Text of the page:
Here he is performing a Tamara Beckwith routine on his live DVD:


and an Ian Huntley/Sun newspaper routine at The Secret Policeman’s Ball . He was – and is – hilarious.

Since then I’ve watched his stand-up (live and on DVD); I’ve watched all available episodes of RE-Brand; I’ve also watched (and loved both series of) Ponderland; and I’ve read My Booky Wook and Articles of Faith – and I’ve just finished reading Booky Wook 2: This Time It’s Personal.


I enjoyed St. Trinians (a little). Here’s the trailer:


I enjoyed Forgetting Sarah Marshall (a lot). Here’s the trailer:


and Bedtime Stories (a little). Here’s the trailer:


and I’m looking forward to him playing Arthur in Arthur. Here’s the Arthur trailer:

and to him playing Trinculo in Julie Taymar’s version of The Tempest. (Note for trivialists – in the BBC version of The Tempest, Trinculo was played by Andrew Sachs). Here’s the trailer to The Tempest:



 I’m also looking forward to Hop. Here’s a Hop promo trailer:

 

 

And here’s the trailer for Get Him to the Greek (a sequel of sorts to Forgetting Sarah Marshall):

He’s recently been in (with Alec Baldwin) the film version of Rock of Ages:

He also voiced Dr Nefario in Despicable Me:

I’ve watched everything he’s in on Youtube; and I’ve listened to him on TalkSport, and to every podcast of his Radio 2 Russell Brand Show (Saturday 21-23.00), a show I enjoyed very much.


Here are the podcasts:


http://www.russellbrandpodcastarchive.com/



What I like about Brand is his intelligence, his wit, his use of language to make valid points about us and our world, his (former) use of a camp persona as a strategy to seduce women, and his unflinching use of his own (often painful) experiences for his comedy.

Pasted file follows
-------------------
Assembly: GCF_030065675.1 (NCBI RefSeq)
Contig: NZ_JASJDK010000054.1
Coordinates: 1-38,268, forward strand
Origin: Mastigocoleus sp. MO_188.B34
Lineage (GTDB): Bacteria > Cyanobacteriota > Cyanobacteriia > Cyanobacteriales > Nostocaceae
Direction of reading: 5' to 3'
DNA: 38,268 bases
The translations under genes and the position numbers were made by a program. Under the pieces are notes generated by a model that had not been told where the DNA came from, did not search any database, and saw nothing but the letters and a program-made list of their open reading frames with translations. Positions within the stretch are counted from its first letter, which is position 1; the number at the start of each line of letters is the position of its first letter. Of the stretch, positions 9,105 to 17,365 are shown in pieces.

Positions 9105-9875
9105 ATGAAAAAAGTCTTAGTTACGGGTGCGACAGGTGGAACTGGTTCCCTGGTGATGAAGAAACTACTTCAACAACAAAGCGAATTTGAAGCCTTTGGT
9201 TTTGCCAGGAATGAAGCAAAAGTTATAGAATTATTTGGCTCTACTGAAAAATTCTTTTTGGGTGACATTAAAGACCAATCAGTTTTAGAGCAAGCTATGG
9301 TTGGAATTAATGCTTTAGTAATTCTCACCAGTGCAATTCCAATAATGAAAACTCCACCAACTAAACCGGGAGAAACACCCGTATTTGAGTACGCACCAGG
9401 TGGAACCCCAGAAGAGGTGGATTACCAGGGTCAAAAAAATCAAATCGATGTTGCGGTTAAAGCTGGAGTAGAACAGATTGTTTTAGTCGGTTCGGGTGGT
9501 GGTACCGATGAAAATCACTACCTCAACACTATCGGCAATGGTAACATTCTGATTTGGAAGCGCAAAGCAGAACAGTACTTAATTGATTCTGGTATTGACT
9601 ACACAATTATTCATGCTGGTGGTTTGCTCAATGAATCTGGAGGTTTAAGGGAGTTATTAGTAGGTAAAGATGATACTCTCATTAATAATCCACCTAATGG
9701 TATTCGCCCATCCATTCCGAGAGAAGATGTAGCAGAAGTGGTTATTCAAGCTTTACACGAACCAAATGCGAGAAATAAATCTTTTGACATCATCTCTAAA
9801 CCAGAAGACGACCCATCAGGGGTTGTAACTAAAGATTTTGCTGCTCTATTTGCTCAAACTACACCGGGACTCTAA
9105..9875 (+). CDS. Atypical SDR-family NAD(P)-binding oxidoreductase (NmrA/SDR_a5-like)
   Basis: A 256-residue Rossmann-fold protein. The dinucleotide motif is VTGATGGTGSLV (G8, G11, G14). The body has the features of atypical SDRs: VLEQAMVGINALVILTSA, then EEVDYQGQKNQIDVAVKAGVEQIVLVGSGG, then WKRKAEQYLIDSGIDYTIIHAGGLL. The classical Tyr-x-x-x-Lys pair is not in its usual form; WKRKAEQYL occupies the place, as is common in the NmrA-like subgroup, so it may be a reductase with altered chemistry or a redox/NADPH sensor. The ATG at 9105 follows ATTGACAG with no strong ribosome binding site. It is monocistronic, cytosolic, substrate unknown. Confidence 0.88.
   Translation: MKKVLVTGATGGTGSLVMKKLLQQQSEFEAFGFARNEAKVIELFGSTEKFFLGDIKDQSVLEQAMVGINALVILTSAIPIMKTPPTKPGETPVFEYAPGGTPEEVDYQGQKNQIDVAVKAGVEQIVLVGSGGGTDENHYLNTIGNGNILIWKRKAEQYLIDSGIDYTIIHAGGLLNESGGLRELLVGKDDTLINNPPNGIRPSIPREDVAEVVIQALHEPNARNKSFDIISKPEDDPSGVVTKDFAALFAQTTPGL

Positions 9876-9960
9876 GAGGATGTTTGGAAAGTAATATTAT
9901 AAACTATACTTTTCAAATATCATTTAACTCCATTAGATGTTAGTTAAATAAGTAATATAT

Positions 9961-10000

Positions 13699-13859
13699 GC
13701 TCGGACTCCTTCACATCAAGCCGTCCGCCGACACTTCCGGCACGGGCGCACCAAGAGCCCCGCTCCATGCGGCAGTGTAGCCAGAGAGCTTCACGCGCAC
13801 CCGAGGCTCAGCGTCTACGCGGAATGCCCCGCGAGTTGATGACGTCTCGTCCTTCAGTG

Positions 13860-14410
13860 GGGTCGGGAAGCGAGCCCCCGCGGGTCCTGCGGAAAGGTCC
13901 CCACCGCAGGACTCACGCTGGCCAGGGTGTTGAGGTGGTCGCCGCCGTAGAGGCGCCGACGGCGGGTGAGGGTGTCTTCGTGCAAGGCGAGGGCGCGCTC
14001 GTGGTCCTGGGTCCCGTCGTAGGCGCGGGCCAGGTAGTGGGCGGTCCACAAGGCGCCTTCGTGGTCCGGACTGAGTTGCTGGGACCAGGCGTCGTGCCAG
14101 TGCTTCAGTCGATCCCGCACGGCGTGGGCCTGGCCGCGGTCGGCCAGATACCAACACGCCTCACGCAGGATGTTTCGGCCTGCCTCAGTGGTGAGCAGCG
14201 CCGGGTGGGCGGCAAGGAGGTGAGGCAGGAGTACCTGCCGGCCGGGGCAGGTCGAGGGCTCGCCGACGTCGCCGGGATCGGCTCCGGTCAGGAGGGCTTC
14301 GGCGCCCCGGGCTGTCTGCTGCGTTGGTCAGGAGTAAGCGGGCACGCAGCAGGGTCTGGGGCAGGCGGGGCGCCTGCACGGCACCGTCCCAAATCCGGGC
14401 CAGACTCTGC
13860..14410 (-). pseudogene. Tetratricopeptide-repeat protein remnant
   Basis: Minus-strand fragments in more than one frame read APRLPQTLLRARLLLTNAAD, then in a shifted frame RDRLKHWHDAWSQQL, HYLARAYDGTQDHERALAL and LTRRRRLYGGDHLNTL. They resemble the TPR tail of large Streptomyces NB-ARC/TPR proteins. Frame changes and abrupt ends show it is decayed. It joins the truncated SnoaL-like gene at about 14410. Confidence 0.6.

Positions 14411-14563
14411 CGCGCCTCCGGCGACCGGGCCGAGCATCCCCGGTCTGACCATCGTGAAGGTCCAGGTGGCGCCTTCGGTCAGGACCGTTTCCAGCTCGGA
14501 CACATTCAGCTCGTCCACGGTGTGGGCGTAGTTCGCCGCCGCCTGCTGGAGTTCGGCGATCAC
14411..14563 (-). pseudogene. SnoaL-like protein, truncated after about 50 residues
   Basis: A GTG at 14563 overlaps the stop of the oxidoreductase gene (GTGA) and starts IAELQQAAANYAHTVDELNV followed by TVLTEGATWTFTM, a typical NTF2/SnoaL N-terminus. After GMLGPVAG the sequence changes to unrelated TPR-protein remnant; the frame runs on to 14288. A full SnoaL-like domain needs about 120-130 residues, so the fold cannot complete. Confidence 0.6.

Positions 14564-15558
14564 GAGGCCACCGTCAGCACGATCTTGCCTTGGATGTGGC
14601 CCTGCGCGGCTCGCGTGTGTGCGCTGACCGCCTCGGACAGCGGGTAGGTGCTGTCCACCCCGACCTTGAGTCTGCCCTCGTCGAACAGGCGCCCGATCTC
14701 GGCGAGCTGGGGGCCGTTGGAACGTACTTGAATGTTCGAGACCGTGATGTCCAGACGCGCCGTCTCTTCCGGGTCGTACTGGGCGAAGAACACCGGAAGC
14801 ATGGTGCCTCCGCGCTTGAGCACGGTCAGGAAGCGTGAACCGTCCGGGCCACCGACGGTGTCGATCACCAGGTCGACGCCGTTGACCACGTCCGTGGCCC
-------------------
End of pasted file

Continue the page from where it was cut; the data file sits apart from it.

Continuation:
Many don’t care about his seedy past; hopefully he does. He must realize that the moment he stopped the drugs/alcohol, his career sky-rocketed and he became world-famous.


His acting/film career is blossoming; hosting the controversial (2008) and relatively incident-free (2009) MTV VMAs raised his profile; his television career in the US and the UK is going from strength to strength; he’s just signed a very lucrative book deal; the podcasts of his TalkSport radio show attract million of listeners, as do his BBC radio show podcasts; his newspaper football column is popular and widely read; his stand-up shows sell out – not bad for someone who could be described as a self-obsessed introverted extrovert from Essex.


As Russell Brand thrives on controversy, it looks as though he is going to have a long and successful career – and as long as he stays funny, I’ll continue watching him and listening to him.


Here’s a clip from the 2009 DVD Russell Brand in New York. It’s a perfect example of Russell Brand’s intelligence at work, particularly towards the end of the clip (at 6.20) where Brand makes a reference to Michel Foucault’s refutation of the ‘repressive hypothesis’; a theory Brand uses in relation to the media image of the Jonas Brothers.


And here’s Russell Brand being interviewed (in 2010) by Jeremy Paxman:

 

 

 

And here’s Russell Brand offering his thoughts on politics after guest-editing The New Statesman in 2013. Here he talks again to Jeremy Paxman:

 

It seems that there’s more to Russell Brand than just being a clown.

 

Enjoy.


Russell Brand: self-obsessed introverted extrovert?

Text © R J Dent (2014)


 

 

www.rjdent.com